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10-09-2007, 04:00 PM
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Originally Posted by seventieslord View Post
Not necessarily. I understand exactly what you're getting at, but in a city where the demand is that high, there is more demand for tickets. Just picture yourself as a lower-bowl season ticket holder at the ACC. Are you going to give up your seat or expect to pay less if the arena gets bigger?
But is that demand depends on the price and quality of the ticket. If the cost of building and maintaining five to ten thousand more seats is higher than what fans will pay to sit that far away, then they won't be filled. Lets say that the cheapest seat in arena X is 45 dollars. You then add 6,000 seats that are higher and farther away, but the only way to make a profit of those seats (both in terms of construction and infrastructure) is to charge $40. Are fans really going to pay that much to sit in a seat that is far away from the ice? The demand for the previously existing seats will remain the same, but the demand for the new seats may be significantly lower.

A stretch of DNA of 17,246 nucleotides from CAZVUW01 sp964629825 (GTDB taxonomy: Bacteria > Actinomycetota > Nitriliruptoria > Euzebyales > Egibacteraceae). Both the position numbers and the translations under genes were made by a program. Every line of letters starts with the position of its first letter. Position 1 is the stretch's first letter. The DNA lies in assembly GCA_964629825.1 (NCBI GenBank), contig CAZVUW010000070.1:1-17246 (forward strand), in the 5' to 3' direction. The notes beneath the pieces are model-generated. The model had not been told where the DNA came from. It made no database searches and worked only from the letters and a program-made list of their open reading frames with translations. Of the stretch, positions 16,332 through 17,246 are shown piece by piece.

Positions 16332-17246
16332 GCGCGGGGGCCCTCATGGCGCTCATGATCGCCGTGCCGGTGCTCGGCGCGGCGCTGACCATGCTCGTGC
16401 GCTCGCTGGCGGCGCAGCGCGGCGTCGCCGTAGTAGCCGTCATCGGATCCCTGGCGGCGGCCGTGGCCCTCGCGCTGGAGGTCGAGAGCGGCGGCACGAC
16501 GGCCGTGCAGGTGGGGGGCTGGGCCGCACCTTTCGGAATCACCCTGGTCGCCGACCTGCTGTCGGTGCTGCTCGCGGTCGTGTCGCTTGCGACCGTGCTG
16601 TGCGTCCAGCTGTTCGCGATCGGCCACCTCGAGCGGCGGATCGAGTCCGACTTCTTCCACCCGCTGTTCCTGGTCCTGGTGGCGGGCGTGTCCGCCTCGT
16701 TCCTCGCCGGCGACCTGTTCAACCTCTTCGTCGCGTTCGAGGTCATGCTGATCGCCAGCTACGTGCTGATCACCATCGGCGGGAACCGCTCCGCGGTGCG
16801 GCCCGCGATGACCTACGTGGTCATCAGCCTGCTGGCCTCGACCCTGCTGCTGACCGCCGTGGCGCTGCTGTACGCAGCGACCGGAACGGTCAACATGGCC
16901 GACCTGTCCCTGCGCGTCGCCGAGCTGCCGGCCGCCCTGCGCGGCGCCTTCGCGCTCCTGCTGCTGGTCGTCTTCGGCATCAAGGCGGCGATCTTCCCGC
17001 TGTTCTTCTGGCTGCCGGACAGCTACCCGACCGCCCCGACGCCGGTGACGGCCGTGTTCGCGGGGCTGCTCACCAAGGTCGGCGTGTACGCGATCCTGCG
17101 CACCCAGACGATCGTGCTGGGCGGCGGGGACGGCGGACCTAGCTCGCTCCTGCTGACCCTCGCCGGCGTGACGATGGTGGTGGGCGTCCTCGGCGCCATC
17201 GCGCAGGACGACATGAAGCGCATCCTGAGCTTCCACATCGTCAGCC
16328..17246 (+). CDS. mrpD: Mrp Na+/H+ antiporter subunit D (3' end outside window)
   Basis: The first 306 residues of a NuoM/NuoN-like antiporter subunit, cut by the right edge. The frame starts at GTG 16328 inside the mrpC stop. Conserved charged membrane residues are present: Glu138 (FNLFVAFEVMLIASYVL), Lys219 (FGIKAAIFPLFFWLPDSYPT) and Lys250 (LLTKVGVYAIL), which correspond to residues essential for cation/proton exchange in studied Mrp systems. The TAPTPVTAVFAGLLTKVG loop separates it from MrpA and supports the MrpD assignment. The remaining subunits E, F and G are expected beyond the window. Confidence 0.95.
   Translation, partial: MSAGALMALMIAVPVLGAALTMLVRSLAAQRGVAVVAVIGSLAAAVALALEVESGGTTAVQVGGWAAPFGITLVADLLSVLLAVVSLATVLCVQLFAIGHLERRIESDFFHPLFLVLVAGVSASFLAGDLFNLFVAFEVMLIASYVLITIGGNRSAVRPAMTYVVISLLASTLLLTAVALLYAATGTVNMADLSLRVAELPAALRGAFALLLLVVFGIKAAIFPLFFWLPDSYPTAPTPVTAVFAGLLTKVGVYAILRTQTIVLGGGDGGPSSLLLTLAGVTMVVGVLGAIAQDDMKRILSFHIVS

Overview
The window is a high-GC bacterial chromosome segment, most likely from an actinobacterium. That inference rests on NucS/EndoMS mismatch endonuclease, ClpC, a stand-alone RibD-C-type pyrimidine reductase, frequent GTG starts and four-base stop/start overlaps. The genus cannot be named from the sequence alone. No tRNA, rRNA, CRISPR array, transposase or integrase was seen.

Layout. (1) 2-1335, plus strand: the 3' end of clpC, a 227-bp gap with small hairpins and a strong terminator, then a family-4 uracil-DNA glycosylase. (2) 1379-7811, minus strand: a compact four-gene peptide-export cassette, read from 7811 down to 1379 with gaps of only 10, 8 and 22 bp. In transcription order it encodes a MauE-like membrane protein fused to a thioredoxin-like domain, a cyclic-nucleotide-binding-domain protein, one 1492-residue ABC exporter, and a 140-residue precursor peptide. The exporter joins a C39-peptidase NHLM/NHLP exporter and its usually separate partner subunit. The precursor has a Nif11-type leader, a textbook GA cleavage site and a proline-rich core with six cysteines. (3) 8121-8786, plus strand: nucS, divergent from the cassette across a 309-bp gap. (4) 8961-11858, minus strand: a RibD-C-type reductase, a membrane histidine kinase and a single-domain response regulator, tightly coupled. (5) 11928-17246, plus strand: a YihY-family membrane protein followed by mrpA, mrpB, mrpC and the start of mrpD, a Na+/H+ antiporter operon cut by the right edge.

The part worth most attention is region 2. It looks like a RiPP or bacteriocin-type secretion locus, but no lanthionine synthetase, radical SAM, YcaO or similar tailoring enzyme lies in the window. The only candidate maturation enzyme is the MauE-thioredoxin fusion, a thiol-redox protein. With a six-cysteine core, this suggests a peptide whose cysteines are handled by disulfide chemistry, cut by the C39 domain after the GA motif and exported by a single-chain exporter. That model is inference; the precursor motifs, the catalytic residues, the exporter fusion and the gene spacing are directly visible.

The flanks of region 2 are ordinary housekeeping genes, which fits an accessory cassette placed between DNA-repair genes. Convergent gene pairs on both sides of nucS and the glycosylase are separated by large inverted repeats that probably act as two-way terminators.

I think the only way to make this work is if you designed the seating to be radically vertical, perhaps even with higher decks overhanging lower ones. That way you might be able make the viewing experience from those higher decks nice enough to warrant the prices that you would have to charge.

Last edited by xander: 10-09-2007 at 04:08 PM.
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